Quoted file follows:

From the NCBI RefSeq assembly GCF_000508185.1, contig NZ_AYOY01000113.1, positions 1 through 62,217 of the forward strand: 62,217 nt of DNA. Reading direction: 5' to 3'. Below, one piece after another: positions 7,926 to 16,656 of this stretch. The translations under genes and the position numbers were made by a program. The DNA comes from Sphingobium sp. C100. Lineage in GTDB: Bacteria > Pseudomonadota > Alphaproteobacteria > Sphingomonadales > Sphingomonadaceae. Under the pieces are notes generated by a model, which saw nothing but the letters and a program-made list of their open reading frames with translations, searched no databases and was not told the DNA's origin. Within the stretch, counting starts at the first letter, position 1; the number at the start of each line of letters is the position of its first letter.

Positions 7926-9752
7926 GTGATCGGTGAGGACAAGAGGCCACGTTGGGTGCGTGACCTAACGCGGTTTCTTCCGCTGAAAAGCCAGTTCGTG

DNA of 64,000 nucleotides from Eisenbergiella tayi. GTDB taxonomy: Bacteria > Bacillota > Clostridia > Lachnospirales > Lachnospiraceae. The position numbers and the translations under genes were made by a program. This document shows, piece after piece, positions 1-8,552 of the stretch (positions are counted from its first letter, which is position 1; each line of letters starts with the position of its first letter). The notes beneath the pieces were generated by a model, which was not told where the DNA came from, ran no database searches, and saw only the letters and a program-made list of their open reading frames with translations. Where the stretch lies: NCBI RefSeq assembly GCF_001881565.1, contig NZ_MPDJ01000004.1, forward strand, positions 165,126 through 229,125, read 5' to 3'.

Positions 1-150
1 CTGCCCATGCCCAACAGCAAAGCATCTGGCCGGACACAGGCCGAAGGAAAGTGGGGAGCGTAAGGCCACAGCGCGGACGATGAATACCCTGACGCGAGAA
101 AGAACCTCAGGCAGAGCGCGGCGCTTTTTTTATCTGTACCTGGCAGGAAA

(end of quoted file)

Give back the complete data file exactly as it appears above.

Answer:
From the NCBI RefSeq assembly GCF_000508185.1, contig NZ_AYOY01000113.1, positions 1 through 62,217 of the forward strand: 62,217 nt of DNA. Reading direction: 5' to 3'. Below, one piece after another: positions 7,926 to 16,656 of this stretch. The translations under genes and the position numbers were made by a program. The DNA comes from Sphingobium sp. C100. Lineage in GTDB: Bacteria > Pseudomonadota > Alphaproteobacteria > Sphingomonadales > Sphingomonadaceae. Under the pieces are notes generated by a model, which saw nothing but the letters and a program-made list of their open reading frames with translations, searched no databases and was not told the DNA's origin. Within the stretch, counting starts at the first letter, position 1; the number at the start of each line of letters is the position of its first letter.

Positions 7926-9752
7926 GTGATCGGTGAGGACAAGAGGCCACGTTGGGTGCGTGACCTAACGCGGTTTCTTCCGCTGAAAAGCCAGTTCGTG

DNA of 64,000 nucleotides from Eisenbergiella tayi. GTDB taxonomy: Bacteria > Bacillota > Clostridia > Lachnospirales > Lachnospiraceae. The position numbers and the translations under genes were made by a program. This document shows, piece after piece, positions 1-8,552 of the stretch (positions are counted from its first letter, which is position 1; each line of letters starts with the position of its first letter). The notes beneath the pieces were generated by a model, which was not told where the DNA came from, ran no database searches, and saw only the letters and a program-made list of their open reading frames with translations. Where the stretch lies: NCBI RefSeq assembly GCF_001881565.1, contig NZ_MPDJ01000004.1, forward strand, positions 165,126 through 229,125, read 5' to 3'.

Positions 1-150
1 CTGCCCATGCCCAACAGCAAAGCATCTGGCCGGACACAGGCCGAAGGAAAGTGGGGAGCGTAAGGCCACAGCGCGGACGATGAATACCCTGACGCGAGAA
101 AGAACCTCAGGCAGAGCGCGGCGCTTTTTTTATCTGTACCTGGCAGGAAA